So to cut off the “rivers of grog” to the remote communities I daresay the Mayor of Katherine, an ex-Nurse named Anne Shepherd, is right.  White townsfolk and liquor retail outlets will have to sensibly and cooperatively restrict the sale of alcohol to everyone to give this drastic measure any hope at all. The Katherine Mayor and many Territory police fear that the drinkers will defy the grog ban by coming into these larger country towns and joining the drunken drifters living in the long grass, men and women who sometimes never make it back to their homelands.


Is this what we want? Is this part of what is expected?  Will the combination of welfare cuts and a booze ban encourage more people to abandon the outermost remote communities?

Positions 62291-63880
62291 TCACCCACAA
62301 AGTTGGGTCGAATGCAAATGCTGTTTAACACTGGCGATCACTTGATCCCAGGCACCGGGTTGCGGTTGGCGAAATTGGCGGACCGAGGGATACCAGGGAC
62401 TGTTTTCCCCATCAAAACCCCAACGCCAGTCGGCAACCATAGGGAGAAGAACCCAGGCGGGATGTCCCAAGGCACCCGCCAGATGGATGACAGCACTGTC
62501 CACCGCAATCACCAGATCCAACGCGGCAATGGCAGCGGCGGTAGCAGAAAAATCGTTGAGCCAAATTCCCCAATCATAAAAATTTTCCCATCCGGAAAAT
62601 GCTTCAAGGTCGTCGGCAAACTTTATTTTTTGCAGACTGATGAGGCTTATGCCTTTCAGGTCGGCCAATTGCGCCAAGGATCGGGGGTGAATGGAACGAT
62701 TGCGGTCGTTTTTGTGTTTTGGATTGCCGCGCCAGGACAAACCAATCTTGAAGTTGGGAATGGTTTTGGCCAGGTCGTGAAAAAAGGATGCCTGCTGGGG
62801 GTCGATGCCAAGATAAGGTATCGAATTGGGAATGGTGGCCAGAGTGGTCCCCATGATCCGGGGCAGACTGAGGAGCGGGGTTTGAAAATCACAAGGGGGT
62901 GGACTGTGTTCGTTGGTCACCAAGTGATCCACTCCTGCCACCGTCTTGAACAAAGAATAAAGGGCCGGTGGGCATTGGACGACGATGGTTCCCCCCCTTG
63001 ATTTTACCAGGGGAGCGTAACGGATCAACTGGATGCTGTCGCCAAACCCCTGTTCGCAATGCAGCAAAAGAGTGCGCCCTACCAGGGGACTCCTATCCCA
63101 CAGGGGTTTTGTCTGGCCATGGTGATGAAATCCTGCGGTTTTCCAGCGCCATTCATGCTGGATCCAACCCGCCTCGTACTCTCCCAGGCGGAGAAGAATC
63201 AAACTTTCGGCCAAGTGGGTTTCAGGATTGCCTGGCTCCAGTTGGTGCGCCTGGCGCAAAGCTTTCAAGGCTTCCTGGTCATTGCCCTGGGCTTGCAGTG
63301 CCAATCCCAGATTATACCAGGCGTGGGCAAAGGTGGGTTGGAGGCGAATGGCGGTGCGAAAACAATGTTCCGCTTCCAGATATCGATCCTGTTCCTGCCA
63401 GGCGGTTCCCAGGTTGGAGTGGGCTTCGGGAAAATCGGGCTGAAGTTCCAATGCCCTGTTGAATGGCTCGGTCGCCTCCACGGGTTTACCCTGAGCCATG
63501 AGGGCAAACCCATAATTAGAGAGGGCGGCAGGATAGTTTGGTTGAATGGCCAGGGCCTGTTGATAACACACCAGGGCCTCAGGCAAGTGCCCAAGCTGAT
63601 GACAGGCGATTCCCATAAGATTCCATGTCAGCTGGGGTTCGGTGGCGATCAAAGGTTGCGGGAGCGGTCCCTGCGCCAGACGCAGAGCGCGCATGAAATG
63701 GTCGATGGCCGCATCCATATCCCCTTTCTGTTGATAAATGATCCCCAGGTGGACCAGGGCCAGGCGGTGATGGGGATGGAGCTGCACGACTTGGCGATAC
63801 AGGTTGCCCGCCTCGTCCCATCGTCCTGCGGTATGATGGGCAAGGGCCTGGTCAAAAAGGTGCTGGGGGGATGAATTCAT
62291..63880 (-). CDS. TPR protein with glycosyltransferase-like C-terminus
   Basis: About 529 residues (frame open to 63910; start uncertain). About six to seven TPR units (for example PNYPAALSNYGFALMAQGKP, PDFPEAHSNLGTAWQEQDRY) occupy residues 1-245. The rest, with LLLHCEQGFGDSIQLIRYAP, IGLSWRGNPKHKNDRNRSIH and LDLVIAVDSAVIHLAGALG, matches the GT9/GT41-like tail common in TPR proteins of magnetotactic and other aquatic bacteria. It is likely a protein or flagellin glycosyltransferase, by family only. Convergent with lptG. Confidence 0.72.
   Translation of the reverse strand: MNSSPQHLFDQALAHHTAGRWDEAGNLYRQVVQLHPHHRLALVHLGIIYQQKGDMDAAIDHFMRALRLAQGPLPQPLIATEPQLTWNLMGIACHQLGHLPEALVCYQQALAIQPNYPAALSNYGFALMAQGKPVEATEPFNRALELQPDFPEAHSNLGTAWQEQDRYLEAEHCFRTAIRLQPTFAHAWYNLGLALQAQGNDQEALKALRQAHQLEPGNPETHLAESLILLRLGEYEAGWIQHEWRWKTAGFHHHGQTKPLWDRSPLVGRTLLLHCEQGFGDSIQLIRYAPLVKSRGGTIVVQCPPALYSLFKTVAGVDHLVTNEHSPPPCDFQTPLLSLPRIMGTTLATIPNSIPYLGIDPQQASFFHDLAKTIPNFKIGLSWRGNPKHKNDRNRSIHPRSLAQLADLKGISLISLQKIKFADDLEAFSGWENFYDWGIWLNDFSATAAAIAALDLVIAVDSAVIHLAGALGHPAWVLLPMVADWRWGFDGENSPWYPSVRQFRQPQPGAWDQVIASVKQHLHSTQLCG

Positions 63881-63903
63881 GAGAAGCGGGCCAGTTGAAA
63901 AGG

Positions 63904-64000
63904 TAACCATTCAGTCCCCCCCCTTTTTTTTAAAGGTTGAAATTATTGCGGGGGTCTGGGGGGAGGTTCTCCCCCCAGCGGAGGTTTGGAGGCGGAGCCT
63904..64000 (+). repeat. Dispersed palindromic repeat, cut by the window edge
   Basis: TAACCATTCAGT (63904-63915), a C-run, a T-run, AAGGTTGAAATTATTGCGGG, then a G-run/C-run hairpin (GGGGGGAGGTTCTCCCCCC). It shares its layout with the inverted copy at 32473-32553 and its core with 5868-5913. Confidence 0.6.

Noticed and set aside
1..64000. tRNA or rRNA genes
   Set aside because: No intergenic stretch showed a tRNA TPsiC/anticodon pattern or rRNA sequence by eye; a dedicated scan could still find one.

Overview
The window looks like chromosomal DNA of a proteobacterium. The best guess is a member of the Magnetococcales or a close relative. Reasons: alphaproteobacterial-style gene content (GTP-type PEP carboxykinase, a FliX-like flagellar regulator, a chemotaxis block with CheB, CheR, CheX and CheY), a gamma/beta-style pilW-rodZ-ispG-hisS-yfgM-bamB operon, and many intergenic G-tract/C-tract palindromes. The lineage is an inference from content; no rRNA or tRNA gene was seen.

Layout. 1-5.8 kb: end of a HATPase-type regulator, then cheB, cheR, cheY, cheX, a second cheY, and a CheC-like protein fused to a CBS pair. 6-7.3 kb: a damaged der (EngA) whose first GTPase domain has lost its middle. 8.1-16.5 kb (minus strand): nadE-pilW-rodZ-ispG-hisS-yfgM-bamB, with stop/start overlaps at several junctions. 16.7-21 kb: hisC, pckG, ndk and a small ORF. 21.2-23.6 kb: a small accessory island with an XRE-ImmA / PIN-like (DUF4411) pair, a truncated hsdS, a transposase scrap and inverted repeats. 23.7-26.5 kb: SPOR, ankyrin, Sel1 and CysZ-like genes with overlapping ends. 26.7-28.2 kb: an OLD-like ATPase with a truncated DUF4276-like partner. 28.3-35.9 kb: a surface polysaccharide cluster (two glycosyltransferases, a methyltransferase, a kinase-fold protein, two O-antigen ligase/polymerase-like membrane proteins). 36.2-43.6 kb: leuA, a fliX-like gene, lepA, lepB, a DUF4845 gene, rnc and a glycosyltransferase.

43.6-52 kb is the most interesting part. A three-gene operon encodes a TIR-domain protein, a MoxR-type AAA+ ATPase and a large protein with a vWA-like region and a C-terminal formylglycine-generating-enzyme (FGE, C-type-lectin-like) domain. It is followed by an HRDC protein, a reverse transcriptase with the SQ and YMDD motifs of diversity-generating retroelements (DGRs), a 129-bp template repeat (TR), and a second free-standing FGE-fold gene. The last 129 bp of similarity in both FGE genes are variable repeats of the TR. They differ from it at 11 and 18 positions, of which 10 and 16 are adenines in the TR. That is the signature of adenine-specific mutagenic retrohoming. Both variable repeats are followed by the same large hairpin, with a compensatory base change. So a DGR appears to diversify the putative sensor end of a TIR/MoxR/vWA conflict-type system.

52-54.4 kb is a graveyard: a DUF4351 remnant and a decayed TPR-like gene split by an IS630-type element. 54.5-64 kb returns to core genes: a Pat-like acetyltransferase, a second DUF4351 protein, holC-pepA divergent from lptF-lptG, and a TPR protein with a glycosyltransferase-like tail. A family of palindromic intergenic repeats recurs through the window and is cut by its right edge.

A sensible, sobering approach would be to establish adequate alcohol treatment teams in the communities during the period of this prohibition.


An alcoholic can be irritable and even angry and violent when going through the withdrawal without help.  The white man’s poison does tremendous damage to much of Australian society but everywhere you look there is a shortage of adequate treatment facilities.


After the necessary law and order, we plainly need real care and adequate services. The model I would urge the Prime Minister to consider is to tick off all of the most vital services that his own wife and children would need to live in reasonable safety and good health.


At this point we should link the fate of the remote communities to the long-suffering condition of our countrymen and women in all smaller Australian towns. It is an accurate rule that the further you travel from urban Australia the more disadvantaged the children are in health and education.  This is where we need to invest some of that future fund in creative and innovative mobile medical services, assisted by the Internet.